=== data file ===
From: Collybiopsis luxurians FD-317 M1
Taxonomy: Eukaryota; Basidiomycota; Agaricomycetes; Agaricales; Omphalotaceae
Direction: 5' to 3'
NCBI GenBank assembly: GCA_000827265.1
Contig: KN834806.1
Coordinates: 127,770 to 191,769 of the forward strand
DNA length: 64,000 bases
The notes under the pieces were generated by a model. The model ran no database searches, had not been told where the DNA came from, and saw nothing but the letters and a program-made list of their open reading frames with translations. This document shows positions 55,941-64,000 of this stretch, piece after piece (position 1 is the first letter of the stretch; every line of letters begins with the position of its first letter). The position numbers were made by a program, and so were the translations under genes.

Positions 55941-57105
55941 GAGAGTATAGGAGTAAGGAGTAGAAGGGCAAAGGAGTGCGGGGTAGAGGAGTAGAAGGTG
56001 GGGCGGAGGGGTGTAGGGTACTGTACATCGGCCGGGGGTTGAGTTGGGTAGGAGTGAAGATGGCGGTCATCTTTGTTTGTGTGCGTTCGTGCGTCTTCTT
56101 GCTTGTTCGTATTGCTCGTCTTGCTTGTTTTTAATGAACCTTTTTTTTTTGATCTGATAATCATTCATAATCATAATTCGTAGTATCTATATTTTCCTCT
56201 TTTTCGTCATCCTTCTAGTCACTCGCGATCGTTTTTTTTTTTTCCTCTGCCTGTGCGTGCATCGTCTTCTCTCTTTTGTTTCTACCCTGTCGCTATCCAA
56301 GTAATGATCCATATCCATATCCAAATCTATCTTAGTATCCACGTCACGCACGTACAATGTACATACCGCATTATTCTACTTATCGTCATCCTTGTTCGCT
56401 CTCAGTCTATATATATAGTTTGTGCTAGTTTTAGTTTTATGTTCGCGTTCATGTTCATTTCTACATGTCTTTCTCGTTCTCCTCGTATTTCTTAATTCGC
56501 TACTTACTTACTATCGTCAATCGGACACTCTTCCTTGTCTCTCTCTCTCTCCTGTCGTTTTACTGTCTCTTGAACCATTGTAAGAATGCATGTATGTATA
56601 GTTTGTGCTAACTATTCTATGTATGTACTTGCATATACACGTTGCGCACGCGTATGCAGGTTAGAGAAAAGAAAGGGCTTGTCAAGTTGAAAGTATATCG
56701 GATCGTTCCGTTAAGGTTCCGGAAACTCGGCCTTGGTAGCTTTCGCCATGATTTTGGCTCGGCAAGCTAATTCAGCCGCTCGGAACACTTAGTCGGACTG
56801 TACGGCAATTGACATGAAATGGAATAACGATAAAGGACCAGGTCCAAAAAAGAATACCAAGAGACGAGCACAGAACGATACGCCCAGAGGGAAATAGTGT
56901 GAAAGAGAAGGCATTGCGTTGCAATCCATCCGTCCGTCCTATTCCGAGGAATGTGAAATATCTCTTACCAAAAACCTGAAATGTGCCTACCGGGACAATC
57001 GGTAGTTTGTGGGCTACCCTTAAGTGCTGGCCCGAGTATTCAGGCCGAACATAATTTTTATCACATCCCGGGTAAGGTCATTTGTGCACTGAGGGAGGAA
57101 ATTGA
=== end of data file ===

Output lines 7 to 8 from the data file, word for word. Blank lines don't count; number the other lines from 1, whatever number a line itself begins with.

DNA length: 64,000 bases
The notes under the pieces were generated by a model. The model ran no database searches, had not been told where the DNA came from, and saw nothing but the letters and a program-made list of their open reading frames with translations. This document shows positions 55,941-64,000 of this stretch, piece after piece (position 1 is the first letter of the stretch; every line of letters begins with the position of its first letter). The position numbers were made by a program, and so were the translations under genes.